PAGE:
Rollin Oliver: Read probable cause statement of Officer Celena Hollis's accused killer
Update: We've obtained the probable cause statement in Denver Police Officer Celena Hollis's death. See it below earlier coverage.
Original post, 6:59 p.m. September 13: Rollin Oliver, accused of murdering Denver Policewoman Celena Hollis, admitted to officers that he fired at least two shots on June 24 in City Park, and a bullet found at the scene bearing Hollis's DNA matches Oliver's gun, a detective testified in court today.
Oliver, 21, reportedly told police he fired his gun because he was being chased by several people whom he believed to be Crips gang members.
Despite his attorney's argument that Oliver was simply trying to defend himself, a judge found probable cause that he committed first-degree murder and ordered him to be held in jail without bond.
A portrait of Celena Hollis.
Today's hearing revealed many new details about what happened the day Hollis was shot. She was off-duty, providing security at City Park Jazz, when she responded to a fight that broke out just after the music ended at 8 p.m. According to Denver Detective Jamie Castro, the only person to testify, details as to how many people were involved or how many had guns differs, as do descriptions of what the shooter was wearing.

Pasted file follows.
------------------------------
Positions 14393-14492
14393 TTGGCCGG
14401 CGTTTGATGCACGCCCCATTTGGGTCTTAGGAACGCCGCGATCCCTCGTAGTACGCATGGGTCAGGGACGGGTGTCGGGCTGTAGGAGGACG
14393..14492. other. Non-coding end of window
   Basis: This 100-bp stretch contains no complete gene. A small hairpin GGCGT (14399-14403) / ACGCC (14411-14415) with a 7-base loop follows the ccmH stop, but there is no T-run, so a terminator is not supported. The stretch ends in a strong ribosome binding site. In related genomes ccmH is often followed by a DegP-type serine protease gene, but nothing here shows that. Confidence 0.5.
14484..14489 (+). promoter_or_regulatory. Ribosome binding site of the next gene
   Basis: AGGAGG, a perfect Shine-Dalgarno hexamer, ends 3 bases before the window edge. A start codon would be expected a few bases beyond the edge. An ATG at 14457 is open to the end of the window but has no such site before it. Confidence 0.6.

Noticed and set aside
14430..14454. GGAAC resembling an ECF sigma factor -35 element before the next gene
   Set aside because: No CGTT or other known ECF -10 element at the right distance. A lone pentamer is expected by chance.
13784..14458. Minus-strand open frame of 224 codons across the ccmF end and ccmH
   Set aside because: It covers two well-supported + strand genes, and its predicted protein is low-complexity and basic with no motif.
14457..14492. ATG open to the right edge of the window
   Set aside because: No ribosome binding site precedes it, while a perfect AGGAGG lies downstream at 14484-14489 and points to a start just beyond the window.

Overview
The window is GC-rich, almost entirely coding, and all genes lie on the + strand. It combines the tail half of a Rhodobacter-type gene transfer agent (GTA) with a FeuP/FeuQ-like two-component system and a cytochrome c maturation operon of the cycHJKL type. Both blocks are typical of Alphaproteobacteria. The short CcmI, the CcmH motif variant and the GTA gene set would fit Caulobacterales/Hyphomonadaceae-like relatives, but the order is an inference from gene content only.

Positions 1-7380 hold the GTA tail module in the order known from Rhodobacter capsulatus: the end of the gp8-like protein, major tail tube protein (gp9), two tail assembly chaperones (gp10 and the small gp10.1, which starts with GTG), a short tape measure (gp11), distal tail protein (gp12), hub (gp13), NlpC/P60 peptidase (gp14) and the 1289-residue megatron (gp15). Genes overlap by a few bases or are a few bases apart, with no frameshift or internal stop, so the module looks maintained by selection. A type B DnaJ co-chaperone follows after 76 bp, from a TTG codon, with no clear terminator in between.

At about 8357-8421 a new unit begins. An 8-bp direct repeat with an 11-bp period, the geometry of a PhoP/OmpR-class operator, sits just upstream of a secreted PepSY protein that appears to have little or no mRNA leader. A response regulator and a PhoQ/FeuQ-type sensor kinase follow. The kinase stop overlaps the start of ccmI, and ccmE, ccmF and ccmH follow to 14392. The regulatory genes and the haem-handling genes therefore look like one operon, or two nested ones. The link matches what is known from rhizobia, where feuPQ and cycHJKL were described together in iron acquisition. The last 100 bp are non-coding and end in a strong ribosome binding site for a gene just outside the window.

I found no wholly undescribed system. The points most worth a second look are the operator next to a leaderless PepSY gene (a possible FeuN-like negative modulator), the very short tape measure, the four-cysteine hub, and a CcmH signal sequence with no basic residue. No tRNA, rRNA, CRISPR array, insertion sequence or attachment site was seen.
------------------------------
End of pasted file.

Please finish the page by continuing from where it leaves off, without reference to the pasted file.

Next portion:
The police arrested Oliver as he was fleeing the park, Castro said. In his waistband, they found a .40 caliber Ruger handgun. In addition to the bullet that killed Hollis, four shell casings found in the park match the gun Oliver was carrying. They were found about eighty yards from where Hollis fell. As for what happened to the other bullets, the police found one in the ground, one in the roof of the City Park Pavilion and fragments of a fourth that suggest it hit something and shattered.
When Oliver was interviewed about two hours later, he was upset and crying, Castro said. He told police that he'd gone to the park with a friend. Oliver said he brought his gun because he knew there was a possibility of trouble, though he wasn't anticipating any. Castro testified that Oliver said he was carrying his gun "with one in the chamber."
Once at the park, Castro said Oliver told police that he and his friend were confronted by a group of people he assumed were Crips gang members, and they beat his friend badly. Oliver ran away, and as he did, he said he fired over his shoulder. Later in the interview, Castro said Oliver changed his story to say he turned sideways to shoot.
When asked if he knew he'd likely hit somebody, Castro testified that Oliver said he did.
Continue reading for responses from Oliver's defense attorney and the probable cause statement. Defense attorney William Drexler said Oliver didn't mean to kill anyone, let alone Hollis. His goal in going to City Park Jazz, Drexler said, was to hang out with his friends and see girls. "Not only were they not instigating trouble, they were trying to get away from it," he said of Oliver and his friend. He pointed out that Oliver told police he was afraid because he'd known Crips gang members to beat people into comas, and he "just reacted."